Eye For Film >> Movies >> Malena (2000) Film Review
Reviewed by: Angus Wolfe Murray
Malena is an object of desire. She doesn't speak. She walks through the streets of this Sicilian town with the grace of a supermodel.
Giuseppe Tornatore has been basking in the glow of his second film, Cinema Paradiso, for 13 years, unable to recapture the blend of sentimentality, nostalgia and innocence. Now, with American money, he returns to another aspect of childhood, the capacity of adolescent boys to fantasise about sex.
Wrapped in luscious cinematography, while exposed to vague fascist sympathies during El Duce's love affair with power, the film is a eulogy to masturbation and voyeurism.
It's the old rites-of-passage scenario, a return to that place where unrequited love remains forever true because it is forever false.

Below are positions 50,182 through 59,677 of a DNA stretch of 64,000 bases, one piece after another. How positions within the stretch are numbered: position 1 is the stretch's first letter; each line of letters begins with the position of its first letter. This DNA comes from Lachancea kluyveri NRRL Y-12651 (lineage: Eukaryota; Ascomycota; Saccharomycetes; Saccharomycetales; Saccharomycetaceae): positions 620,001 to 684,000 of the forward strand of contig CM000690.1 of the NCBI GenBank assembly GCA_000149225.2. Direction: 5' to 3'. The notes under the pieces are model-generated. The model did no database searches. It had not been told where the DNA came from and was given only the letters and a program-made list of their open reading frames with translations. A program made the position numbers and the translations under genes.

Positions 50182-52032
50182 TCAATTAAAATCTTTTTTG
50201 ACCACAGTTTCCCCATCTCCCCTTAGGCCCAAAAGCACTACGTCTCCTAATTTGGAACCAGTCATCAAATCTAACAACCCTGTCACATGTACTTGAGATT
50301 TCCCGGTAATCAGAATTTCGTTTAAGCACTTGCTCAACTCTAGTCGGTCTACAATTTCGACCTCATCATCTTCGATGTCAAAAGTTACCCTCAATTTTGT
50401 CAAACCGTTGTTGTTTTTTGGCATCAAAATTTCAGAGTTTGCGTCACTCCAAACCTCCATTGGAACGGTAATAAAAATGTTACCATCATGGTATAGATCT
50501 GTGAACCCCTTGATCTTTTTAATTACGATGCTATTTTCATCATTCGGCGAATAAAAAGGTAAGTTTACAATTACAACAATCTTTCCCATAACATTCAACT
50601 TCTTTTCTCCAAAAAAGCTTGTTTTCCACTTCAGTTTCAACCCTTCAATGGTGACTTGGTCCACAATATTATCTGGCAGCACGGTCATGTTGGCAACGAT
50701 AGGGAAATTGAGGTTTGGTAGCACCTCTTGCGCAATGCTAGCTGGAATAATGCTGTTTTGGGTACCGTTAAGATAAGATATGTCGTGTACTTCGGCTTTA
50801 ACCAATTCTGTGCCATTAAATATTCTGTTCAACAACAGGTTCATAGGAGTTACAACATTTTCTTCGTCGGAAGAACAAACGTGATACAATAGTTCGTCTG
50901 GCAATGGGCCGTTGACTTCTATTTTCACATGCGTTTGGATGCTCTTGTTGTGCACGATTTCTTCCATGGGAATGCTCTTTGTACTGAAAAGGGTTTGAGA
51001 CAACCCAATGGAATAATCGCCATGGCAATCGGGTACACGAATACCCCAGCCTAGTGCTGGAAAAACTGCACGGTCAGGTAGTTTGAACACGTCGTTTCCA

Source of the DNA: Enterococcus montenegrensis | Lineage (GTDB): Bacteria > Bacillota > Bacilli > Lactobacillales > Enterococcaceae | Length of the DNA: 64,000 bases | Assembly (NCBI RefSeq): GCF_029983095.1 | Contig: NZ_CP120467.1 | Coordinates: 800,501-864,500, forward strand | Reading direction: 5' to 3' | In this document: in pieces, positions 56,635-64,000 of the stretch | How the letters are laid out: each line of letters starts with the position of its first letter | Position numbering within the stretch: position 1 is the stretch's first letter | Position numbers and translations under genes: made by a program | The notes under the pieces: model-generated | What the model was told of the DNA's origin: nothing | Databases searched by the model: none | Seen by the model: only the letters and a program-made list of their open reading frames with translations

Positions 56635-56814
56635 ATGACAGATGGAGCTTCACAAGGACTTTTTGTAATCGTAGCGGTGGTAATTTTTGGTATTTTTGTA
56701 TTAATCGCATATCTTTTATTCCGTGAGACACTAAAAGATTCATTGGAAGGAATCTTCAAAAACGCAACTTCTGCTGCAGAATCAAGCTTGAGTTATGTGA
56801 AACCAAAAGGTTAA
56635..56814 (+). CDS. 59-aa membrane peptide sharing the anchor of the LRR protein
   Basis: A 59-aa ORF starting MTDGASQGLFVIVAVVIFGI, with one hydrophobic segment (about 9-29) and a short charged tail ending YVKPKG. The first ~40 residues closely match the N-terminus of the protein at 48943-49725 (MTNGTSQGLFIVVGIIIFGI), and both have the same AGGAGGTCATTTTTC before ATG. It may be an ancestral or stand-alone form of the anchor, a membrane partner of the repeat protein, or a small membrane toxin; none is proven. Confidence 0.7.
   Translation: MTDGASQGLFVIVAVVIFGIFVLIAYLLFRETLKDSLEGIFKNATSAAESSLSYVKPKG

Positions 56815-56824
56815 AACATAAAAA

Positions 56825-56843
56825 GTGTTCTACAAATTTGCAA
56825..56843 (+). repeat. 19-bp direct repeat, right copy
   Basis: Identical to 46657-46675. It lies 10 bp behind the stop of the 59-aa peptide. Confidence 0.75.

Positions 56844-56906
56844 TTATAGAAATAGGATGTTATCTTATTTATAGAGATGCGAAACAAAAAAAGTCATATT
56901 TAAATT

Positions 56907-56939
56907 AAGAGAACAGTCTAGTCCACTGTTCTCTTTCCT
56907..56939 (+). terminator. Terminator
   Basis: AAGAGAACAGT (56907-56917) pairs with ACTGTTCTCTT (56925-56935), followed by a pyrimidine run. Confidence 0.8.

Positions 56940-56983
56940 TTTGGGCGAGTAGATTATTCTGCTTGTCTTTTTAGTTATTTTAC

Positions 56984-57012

Malena is the daughter of the deaf old school teacher, whose husband has gone off to war. The boys of the town sit on the sea wall and ogle as she passes. Renato (Giuseppe Sulfaro), the shyest and youngest, goes further. He spies on her at home and dreams about taking the lead opposite her in famous American movies.
Time passes, the war is lost, the town liberated. Since her husband was reported killed in action, Malena has taken lovers, even for money, from amongst the German officers billeted on the island. Renato watches and waits.
The film becomes a series of tableaux. The crowd scenes are painterly, the sets dressed to perfection, the air of artificiality completed by the impossible beauty of Monica Belucci, who does not act so much as strut.
Malena is no more real than a poster. Tornatore has not changed. Everything is in the look, not the substance. Cinema Paradiso was a little boy's eyes. Malena is a woman walking.Reviewed on: 11 Apr 2001